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Hospitals on board with early opt-in for Medicaid

WILLMAR -- Regardless of the politics surrounding Minnesota's expansion of the Medicaid program, hospitals in Minnesota mostly welcome the move.

The measure, which outgoing Republican Gov. Tim Pawlenty opposed, was one of the first signed by Gov. Mark Dayton, a Democrat, as he took office last week. It will allow early enrollment in Medicaid for about 95,000 of the poorest of Minnesotans and bring new matching federal dollars to the state.

"From a provider standpoint for hospitals, what it really does is help us leverage some federal dollars," said Mike Schramm, chief executive of Rice Memorial Hospital.

He said it will be "a tremendous benefit to the state and to providers."

Schramm gave an overview of the provision Wednesday for members of the Rice Hospital board of directors.

The fiscal impact to Rice Hospital of allowing early Medicaid enrollment for this population isn't known yet, said Schramm and Bill Fenske, the hospital's chief financial officer.

"The dollars continually move around," Fenske said.

Overall, however, it will bring $1.4 billion in matching federal funds to Minnesota to spend on health care for low-income patients.

That's on top of $1.2 billion the state will be spending out of its own coffers, plus an additional $189 million to meet the state match for the early Medicaid enrollment over three years.

In 2014 the federal government will take over Medicaid costs for people who earn less than 133 percent of the poverty threshold.

Early Medicaid enrollment in Minnesota primarily affects adults who are poor and childless. Many of them have chronic diseases, struggle with mental illness or addiction, or are homeless.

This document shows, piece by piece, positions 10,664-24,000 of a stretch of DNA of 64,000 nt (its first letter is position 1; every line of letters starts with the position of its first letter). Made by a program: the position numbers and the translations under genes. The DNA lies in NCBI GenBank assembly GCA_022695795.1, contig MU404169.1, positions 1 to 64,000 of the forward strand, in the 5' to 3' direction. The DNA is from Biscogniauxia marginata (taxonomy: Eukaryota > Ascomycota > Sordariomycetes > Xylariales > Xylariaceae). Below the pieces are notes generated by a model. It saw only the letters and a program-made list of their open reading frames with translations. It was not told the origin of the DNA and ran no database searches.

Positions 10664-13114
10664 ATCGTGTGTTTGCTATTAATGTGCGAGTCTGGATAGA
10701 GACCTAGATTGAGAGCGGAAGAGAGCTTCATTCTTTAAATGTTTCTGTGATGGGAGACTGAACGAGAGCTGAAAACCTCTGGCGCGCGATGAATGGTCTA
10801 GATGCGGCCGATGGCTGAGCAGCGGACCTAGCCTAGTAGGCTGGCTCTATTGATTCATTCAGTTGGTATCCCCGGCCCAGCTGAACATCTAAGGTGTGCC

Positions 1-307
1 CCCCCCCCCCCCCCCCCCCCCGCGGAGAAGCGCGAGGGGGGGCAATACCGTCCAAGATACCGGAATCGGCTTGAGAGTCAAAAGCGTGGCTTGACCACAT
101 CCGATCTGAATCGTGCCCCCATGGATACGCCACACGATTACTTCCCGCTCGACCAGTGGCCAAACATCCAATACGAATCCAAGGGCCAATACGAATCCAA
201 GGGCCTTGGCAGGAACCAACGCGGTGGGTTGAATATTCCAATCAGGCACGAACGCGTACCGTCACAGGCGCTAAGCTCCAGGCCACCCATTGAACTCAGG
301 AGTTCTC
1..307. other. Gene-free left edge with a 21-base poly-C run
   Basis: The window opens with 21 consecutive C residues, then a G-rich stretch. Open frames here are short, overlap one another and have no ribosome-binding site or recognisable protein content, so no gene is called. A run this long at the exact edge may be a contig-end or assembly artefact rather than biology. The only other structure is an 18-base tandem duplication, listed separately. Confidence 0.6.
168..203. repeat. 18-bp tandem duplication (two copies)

Some are currently covered by MinnesotaCare, the state's subsidized insurance program for low-income working adults. Others are uninsured. The majority, however, have been enrolled in General Assistance Medical Care, which is slated to be phased out.

Although hospitals receive low reimbursement from Medicaid, covering patients under this program is preferable than having poor, uninsured patients show up at the emergency room, Fenske said.

"We believe that's going to have a positive impact to us," he said. "Even getting paid 10 cents on the dollar is better than getting paid zero cents or two or three cents on the dollar."

It'll also mean fewer patients facing the annual $10,000 ceiling on inpatient hospital costs imposed by MinnesotaCare, he said.

Once these people enroll in Medicaid, they'll also be able to receive care at doctor's offices around the state, making services more accessible to them. Currently only four hospitals, all in the Twin Cities, have agreed to see GAMC patients for comprehensive care.

Early Medicaid enrollment isn't likely to change the overall number of Minnesotans enrolled in publicly funded health care programs. But it'll enable the state to tap into federal dollars for half the cost of covering low-income adults.

"There's a significant amount of dollars the state will be able to recoup," Schramm said.

Anne Polta

Anne Polta covers health care, business/economic development and general assignment. Her HealthBeat blog can be found at Follow her on Twitter at @AnnePolta.

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